Human Intestine Inspired Batteries Can Store up to 5 Times More Energy

Bio-mimicry takes inspiration from these villi to formulate long lasting lithium-sulphur batteries
Bio-mimicry takes inspiration from villi to formulate long lasting batteries

Bio-mimicry (taking inspiration from nature) has always been a creative way to produce design solutions for most of our problems. Scientists have now figured out a way to create human intestine-inspired batteries which are able to produce 5 times more energy than our conventional lithium ion batteries we so often find in our laptops and other smart gadgets.

What this prototype does is utilize lithium-sulphur cell instead of the lithium ions, and the intestine-like features may finally be able to last long enough for commercial use.

How does it work

Headed in the University of Cambridge in the UK, this research has managed to overcome one of the major drawbacks to lithium-sulphur cells: the fact that they disintegrate very quickly, despite their superior energy density to lithium ions.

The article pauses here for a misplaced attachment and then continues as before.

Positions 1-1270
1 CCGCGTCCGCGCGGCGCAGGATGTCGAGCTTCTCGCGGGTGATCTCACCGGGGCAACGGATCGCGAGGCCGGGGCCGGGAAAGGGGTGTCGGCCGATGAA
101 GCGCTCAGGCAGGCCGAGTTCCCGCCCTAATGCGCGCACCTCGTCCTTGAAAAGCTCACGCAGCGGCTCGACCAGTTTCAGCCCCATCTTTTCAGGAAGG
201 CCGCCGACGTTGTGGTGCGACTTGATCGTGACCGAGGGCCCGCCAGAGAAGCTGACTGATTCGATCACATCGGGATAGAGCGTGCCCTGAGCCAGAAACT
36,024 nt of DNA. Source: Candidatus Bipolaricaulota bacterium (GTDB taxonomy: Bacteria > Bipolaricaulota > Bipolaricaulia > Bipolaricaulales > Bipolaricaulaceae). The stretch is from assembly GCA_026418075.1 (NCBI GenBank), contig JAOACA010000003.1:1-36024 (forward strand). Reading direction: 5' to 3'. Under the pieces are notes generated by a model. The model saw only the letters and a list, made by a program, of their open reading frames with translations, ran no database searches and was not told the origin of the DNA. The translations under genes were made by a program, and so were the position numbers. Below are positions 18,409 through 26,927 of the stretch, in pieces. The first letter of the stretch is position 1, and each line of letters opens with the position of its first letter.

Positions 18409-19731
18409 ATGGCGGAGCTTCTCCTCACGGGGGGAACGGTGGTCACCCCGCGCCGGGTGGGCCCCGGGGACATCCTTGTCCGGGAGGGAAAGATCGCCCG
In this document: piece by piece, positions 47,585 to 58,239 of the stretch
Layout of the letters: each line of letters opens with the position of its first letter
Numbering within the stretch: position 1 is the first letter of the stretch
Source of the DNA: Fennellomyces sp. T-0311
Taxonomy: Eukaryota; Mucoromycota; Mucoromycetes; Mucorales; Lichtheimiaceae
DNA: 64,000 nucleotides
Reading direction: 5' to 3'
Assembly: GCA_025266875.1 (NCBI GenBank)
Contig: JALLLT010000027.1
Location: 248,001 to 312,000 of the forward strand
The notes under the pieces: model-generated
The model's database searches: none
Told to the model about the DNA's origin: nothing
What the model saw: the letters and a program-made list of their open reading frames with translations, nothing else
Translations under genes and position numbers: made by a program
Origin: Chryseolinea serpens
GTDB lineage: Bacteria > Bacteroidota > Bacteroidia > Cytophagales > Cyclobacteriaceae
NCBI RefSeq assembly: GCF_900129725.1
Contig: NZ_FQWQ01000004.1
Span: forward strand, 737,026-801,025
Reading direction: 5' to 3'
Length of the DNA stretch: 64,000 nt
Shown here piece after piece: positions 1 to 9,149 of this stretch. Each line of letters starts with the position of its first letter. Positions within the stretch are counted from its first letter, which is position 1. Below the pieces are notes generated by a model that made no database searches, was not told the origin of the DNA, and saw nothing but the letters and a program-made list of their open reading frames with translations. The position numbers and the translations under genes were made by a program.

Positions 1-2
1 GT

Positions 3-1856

Basically, when a lithium-sulphur battery discharges, the sulphur from the cathode (the positive electrode of the battery) absorbs the lithium from the anode (the negative electrode of the battery), causing a reaction to create polysulphides. This causes a stress on the cathode, and the polysulphides dissolve in the electrolyte and joins the two electrodes. This eventually leads to the degradation of the battery itself.

Here is where bio-mimicry comes in. Our gut is lined with tiny protrusions called villi, which absorb the nutrients during digestion. By doing this, it increases the surface area of the intestines by 30 times. Scientists have now developed a nano-structure which resembles and act like the villi. These prototype villi will absorb the polysulphides in the electrolyte, slowing down the degradation process of the lithium-sulphur cell. It is also to be noted that these villi are made of zinc oxides.

"It's a tiny thing, this layer, but it's important. This gets us a long way through the bottleneck which is preventing the development of better batteries", says Paul Coxon, a material scientist from the University of Cambridge.

The future prospects for batteries

The experiment showed that it only lost about 0.05% of the energy after 200 cycles of charging and discharging, making it as stable as a lithium-ion. This experiment is just a proof of concept right now, and it will be years before we actually see these batteries in action in our smart gadgets. So far, it is evident that by surpassing the limitations of the lithium-sulphur cells, we are a step closer to designing more powerful batteries in the future.


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